Improvements in UK absence levels grind to a halt

EEF/Westfield study reveals mixed picture for employers

The long-term downward trend in UK employee absence rates looks to have plateaued, according to figures published today, and the government must now implement the recommendations of a recent review of sickness absence "as a matter of urgency".

Manufacturers’ organisation EEF said that its annual sickness report shows that falls in the country’s sickness absence rate have now flattened off.

The EEF/Westfield Health 2012 annual sickness absence report, which includes the UK’s largest private sector business survey of sickness absence, shows a continued year-on-year decline in short-term absence over the last five years, with one third of companies seeing a decrease in 2011. In addition, the number of employees having no sickness absence has again increased to 51% in 2011, up from 46% in 2010.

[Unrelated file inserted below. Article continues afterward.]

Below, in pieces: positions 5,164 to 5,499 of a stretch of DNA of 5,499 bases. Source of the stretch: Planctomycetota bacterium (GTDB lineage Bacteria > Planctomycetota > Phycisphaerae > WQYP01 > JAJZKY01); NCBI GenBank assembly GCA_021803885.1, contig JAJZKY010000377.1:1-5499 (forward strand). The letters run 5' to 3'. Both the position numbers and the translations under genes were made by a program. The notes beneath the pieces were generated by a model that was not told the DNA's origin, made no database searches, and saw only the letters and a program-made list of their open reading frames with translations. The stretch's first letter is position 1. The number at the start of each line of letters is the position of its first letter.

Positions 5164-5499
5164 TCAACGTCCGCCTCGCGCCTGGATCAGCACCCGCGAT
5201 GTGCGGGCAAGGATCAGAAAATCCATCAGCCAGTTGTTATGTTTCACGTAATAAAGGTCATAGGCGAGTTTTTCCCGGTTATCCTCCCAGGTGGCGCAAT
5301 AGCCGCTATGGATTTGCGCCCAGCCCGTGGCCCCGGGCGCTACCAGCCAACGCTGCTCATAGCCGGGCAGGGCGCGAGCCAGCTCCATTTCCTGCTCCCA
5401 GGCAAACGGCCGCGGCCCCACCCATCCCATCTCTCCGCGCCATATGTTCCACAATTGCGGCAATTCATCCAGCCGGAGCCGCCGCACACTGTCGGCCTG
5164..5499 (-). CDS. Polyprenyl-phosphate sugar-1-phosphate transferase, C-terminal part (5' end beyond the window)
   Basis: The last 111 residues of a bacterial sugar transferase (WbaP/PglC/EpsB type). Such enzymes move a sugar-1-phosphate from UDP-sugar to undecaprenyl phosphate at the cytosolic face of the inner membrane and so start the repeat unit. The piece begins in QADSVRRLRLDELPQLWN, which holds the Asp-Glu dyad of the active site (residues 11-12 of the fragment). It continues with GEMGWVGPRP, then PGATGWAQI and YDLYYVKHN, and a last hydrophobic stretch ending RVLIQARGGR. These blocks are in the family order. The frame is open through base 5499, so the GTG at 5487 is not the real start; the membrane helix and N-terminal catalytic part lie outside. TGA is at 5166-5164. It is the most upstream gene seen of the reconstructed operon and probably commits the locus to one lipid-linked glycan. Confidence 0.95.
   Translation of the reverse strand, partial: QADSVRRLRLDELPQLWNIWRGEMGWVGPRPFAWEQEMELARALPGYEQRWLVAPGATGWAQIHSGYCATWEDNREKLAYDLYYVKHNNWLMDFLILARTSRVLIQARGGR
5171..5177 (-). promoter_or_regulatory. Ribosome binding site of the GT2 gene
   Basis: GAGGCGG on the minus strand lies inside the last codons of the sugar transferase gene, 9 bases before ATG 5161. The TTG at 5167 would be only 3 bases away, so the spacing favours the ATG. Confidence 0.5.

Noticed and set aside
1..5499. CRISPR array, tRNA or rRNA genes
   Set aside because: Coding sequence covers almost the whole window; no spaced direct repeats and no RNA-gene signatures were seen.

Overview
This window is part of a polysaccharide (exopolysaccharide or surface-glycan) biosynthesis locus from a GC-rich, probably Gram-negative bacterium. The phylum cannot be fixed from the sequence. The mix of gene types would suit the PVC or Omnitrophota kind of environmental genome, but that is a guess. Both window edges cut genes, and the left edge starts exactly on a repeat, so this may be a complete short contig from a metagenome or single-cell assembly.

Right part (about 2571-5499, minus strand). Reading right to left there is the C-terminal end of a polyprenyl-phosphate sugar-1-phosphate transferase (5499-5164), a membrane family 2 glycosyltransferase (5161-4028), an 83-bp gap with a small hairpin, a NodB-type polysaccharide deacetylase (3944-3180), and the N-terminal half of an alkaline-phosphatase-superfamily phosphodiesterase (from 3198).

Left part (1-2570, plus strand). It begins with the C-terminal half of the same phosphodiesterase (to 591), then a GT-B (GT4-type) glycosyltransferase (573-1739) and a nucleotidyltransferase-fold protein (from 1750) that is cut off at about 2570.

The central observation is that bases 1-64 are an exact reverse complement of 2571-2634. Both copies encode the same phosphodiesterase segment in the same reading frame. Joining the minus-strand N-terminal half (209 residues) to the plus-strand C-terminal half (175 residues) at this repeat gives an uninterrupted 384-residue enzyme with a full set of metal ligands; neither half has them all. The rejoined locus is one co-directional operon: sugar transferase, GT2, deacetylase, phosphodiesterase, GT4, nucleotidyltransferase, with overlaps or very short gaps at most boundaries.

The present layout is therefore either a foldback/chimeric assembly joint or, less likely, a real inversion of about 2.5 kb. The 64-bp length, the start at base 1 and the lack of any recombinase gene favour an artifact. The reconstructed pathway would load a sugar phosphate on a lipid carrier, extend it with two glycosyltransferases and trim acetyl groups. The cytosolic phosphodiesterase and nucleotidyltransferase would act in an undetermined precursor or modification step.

But while EEF said that this reflects the steps that employers have taken to address absence, Britain’s overall sickness absence rate remains unchanged from 2010 (2.2%), while the average working days lost to absence has shown a marginal increase from 5 days per employee to 5.1 days.

Of greater concern, EEF said, is the divergence between short and long-term absence where almost 40% of companies saw an increase in 2011, an increase of 5% on 2010 alone.

According to EEF, this was mainly down to a jump in absence due to stress, anxiety and depression which often result in longer periods off work.

EEF chief medical adviser Professor Sayeed Khan said that proposals outlined in the Sickness Absence Review carried out by Dame Carol Black and David Frost must be followed if the trend is to be reversed. Those proposals included the embedding of the fit note, improvements in the training of doctors and tax breaks for companies who invest in rehabilitation.

More from the survey is available at

comments powered by Disqus